Definition of myriad in English:



  • 1A countless or extremely great number.

    ‘networks connecting a myriad of computers’
    • ‘There are countless different religions claiming a myriad of truths.’
    • ‘The Civil War has generated a myriad of publications that address the interests of its devotees.’
    • ‘I have a host of acquaintances, a myriad of contacts, but no one besides Lucas I can call a real friend.’
    • ‘I now do my computer work surrounded by my small garden and myriads of trees in all directions.’
    • ‘Cook and his crew marvelled at the dense forests and the myriads of birds as they sailed along this coast.’
    • ‘News that two young East Yorkshire men are set to become dot com millionaires will provoke a myriad of reactions.’
    • ‘Again, water surges from the dark cave under the myriads of mountains.’
    • ‘They jumped over countless hedges and a myriad of small streams and barbed wire, all set up to prevent what was happening now.’
    • ‘These and the thousands of similar stanzas have been recited by myriads of Arabs for hundreds of years.’
    • ‘From the earliest days of childhood, the brain is subjected to a myriad of input, from countless sources.’
    • ‘Africa starts with 53 nations loaded with a myriad of problems and needs.’
    • ‘A myriad of historic details adds to the story's verisimilitude.’
    • ‘For a while it was uncomfortable outdoors because of the myriads of tiny flying insects.’
    • ‘Between these extremes are a myriad of topics that might work if properly presented.’
    • ‘Healthy, well-cared for long locks are not only extremely gorgeous, they offer a myriad of styling options.’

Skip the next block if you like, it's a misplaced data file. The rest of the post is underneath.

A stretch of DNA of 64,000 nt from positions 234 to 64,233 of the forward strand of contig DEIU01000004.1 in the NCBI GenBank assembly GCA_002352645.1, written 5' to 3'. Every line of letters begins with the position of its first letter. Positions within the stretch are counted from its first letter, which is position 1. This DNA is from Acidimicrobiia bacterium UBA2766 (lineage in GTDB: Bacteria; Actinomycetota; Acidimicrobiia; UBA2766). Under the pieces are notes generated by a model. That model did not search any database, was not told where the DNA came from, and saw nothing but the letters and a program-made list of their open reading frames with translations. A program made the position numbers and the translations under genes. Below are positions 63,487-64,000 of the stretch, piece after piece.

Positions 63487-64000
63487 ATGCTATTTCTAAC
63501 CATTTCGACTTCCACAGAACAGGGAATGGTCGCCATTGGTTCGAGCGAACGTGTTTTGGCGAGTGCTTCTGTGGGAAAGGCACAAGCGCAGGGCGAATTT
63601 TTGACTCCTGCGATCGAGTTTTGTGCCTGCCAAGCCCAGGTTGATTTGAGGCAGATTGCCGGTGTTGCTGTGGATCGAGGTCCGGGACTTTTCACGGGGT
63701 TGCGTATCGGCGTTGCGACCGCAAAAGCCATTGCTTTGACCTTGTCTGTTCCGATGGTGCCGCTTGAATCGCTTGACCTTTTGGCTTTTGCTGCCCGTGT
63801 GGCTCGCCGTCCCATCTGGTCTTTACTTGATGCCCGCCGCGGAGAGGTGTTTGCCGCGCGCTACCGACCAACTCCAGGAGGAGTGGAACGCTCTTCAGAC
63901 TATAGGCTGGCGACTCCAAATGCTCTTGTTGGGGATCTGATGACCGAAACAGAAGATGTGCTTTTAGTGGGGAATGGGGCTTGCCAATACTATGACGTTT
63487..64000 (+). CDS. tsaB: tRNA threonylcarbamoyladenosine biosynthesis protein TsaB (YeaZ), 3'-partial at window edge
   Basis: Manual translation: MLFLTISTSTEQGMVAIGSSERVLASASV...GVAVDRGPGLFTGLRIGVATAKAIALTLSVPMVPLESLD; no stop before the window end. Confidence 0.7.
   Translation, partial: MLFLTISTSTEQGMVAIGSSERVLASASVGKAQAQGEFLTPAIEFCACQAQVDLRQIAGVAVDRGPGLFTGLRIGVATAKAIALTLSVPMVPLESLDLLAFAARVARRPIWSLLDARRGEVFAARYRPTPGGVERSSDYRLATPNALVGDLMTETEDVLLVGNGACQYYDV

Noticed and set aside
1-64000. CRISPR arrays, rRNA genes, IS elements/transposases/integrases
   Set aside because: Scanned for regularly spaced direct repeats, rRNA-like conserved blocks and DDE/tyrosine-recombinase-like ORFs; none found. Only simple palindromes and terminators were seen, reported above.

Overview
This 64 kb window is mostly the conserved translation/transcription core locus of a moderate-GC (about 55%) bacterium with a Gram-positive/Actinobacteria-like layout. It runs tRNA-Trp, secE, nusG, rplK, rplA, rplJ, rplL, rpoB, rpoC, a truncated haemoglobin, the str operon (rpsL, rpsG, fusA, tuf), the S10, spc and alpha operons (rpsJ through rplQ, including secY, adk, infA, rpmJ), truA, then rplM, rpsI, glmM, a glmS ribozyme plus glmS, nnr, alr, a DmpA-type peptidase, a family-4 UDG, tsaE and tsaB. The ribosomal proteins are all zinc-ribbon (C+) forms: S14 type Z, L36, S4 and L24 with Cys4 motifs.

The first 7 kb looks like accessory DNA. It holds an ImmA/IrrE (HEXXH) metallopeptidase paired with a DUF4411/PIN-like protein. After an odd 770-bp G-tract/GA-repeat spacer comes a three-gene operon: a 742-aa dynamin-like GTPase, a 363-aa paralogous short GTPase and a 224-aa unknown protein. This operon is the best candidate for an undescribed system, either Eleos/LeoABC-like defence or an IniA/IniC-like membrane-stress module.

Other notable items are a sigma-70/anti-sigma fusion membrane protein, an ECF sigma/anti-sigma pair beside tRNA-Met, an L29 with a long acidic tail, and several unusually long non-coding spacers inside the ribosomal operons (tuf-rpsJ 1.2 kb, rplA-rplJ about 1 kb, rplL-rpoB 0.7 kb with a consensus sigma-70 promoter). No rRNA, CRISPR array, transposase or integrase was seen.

• ‘But there are a myriad of issues to be resolved next.’
    • ‘These trades churned out in ever more massive quantities a myriad of small objects for personal and domestic adornment and use.’
    • ‘Hundreds of events have been organised including a myriad of workshops, themed walks, concerts, performances and films.’
    • ‘There are countless types available in a myriad of colors, shapes, and sizes.’
    • ‘These databases are usually spread across a myriad of tables sharing multiple relationships.’
    multitude, a great number, a great quantity, a large number, a large quantity, a lot, scores, quantities, mass, crowd, throng, host, droves, horde, army, legion, sea, swarm
    lots, loads, masses, stacks, tons, oodles, hundreds, thousands, millions, billions, zillions, more … than one can shake a stick at
    slew, gazillions, bazillions, gobs
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  • 2(chiefly in classical history) a unit of ten thousand.


  • 1Countless or extremely great in number.

    ‘the myriad lights of the city’
    • ‘The ongoing debate over gay marriage has evoked myriad opinions from numerous points of reference.’
    • ‘Suspended from the ceiling, and casting the only light in the room, were myriad red lanterns constructed from the same silk to suggest various familiar objects.’
    • ‘By contrast, the compounds of calcium have a myriad number of uses.’
    • ‘It's a global cookbook, providing myriad rice recipes from a diverse set of cooking traditions.’